‘Have we forgotten who we are?’


By Saul Gwakuba Ndlovu

ZIMBABWE is a nation looking for a cultural identity, going by the various rites performed by each black family from a child’s birth to the time of that person’s death in old age.
The rites include baptism, confirmation, marriage and burial.
We seem to have fallen for foreign culture to the exclusion of our own traditions, customs and mores.
By culture, we are referring to manifestations of human intellectual achievements and practices from birth throughout the growth of children, the attire they use, the folklore they are taught, the dances to which they are exposed, the religious lessons they are taught, the food and beverages they consume, the games they play, the marital rituals they go through and finally the religious procedure they follow at funerals.
As a nation, we are multi-ethnic, multi-linguistic and as a result, multi-cultural.
Most nations have similar characteristics and phenomena that create socio-cultural diversity.
Some nations can be identified by either a part or the whole of their attire.
That is the case with Arabic nations as well as Indians.
In the case of India, however, there are several such attires because of religious and ethnic differences and origins.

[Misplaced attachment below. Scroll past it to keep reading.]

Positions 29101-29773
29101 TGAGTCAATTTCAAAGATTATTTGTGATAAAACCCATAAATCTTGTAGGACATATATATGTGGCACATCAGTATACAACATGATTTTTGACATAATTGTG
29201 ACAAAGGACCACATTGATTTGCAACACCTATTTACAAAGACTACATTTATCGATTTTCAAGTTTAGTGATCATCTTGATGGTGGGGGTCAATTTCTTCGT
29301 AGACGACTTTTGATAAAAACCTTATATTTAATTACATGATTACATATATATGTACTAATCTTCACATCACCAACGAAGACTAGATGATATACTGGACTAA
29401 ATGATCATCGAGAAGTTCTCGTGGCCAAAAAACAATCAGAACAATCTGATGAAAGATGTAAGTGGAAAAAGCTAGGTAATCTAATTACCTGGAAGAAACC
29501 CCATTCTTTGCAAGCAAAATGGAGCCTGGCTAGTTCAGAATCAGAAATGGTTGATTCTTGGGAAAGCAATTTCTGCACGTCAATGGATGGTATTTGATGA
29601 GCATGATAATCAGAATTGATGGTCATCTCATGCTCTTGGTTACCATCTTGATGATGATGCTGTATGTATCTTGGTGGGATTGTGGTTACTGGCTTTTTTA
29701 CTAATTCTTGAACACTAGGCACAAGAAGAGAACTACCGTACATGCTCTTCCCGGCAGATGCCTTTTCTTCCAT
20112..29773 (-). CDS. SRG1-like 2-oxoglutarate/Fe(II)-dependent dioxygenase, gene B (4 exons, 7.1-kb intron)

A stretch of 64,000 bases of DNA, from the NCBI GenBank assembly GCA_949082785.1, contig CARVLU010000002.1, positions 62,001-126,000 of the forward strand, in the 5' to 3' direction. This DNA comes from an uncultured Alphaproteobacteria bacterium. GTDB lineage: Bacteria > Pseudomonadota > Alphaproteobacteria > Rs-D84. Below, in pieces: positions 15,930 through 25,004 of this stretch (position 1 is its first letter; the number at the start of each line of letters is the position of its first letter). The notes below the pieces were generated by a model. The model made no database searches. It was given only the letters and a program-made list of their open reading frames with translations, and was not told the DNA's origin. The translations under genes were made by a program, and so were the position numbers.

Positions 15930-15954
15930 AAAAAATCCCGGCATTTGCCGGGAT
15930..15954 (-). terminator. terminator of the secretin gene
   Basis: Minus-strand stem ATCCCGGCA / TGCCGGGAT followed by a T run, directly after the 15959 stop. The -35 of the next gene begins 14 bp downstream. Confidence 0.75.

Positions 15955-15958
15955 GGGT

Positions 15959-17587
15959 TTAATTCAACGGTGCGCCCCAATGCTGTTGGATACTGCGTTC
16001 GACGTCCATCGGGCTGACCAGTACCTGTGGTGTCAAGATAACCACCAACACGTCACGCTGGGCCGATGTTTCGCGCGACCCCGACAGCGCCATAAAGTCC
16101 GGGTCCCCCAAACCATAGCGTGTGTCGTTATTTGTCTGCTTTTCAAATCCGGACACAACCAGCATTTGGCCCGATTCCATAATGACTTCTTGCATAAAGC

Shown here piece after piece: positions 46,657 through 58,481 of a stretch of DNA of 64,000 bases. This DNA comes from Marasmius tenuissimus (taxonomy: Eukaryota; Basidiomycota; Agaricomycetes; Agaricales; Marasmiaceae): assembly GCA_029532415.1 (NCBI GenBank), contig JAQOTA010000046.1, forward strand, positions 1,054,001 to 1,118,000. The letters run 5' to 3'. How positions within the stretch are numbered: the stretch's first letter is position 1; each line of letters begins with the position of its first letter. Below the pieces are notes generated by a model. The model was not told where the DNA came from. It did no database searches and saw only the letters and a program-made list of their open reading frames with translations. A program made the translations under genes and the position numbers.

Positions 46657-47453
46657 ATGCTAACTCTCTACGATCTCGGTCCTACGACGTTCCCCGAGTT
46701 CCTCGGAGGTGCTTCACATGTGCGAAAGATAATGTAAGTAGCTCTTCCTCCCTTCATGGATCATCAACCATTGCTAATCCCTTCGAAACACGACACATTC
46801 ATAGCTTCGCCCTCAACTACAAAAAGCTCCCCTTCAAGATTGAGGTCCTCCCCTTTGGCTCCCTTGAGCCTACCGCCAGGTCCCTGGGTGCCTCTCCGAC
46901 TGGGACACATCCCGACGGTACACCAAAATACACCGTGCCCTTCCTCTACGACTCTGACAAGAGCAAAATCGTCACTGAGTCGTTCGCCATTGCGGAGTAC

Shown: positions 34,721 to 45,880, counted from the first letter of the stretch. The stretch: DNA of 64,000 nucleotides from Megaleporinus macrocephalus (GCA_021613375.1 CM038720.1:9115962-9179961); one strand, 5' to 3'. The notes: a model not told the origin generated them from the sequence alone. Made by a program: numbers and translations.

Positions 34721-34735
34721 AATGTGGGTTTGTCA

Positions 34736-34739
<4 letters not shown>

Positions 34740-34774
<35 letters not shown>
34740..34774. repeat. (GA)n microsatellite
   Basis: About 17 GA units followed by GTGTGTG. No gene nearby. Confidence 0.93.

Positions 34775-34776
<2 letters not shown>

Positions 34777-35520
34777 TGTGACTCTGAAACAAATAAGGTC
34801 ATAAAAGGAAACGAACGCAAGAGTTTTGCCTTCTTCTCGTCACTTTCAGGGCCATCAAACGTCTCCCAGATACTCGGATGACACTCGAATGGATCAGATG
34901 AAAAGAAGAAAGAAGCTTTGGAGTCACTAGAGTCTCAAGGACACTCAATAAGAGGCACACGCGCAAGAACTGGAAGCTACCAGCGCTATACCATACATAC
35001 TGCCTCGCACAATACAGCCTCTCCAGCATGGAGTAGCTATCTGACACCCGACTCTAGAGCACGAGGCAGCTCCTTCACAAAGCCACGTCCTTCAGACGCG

The Sikhs have their very well-known head gear and the Hindus their distinctive garb.
During the course of the Zimbabwean liberation struggle, some ZAPU supporters wore fur hats, an innovation by James Robert Dambaza Chikerema while he was in detention at the Mapfungabusi forest in the Gokwe region.
That type of hat was abandoned when ZAPU and that type of hat were banned by the Smith regime in September 1962.
ZAPU went underground and wearing that hat could have exposed its membership.
In any case, that type of hat was a political identification article of attire and not a spontaneous national dress — something Zimbabwe very much needs to create and popularise.
In some of the nations, cultural diversity has led to violent inter- ethnic clashes that have paralysed national development plans.
In Nigeria in the 1960s, the inter-ethnic socio-cultural hostility precipitated a civil war declared by the short-lived Biafra against Nigeria.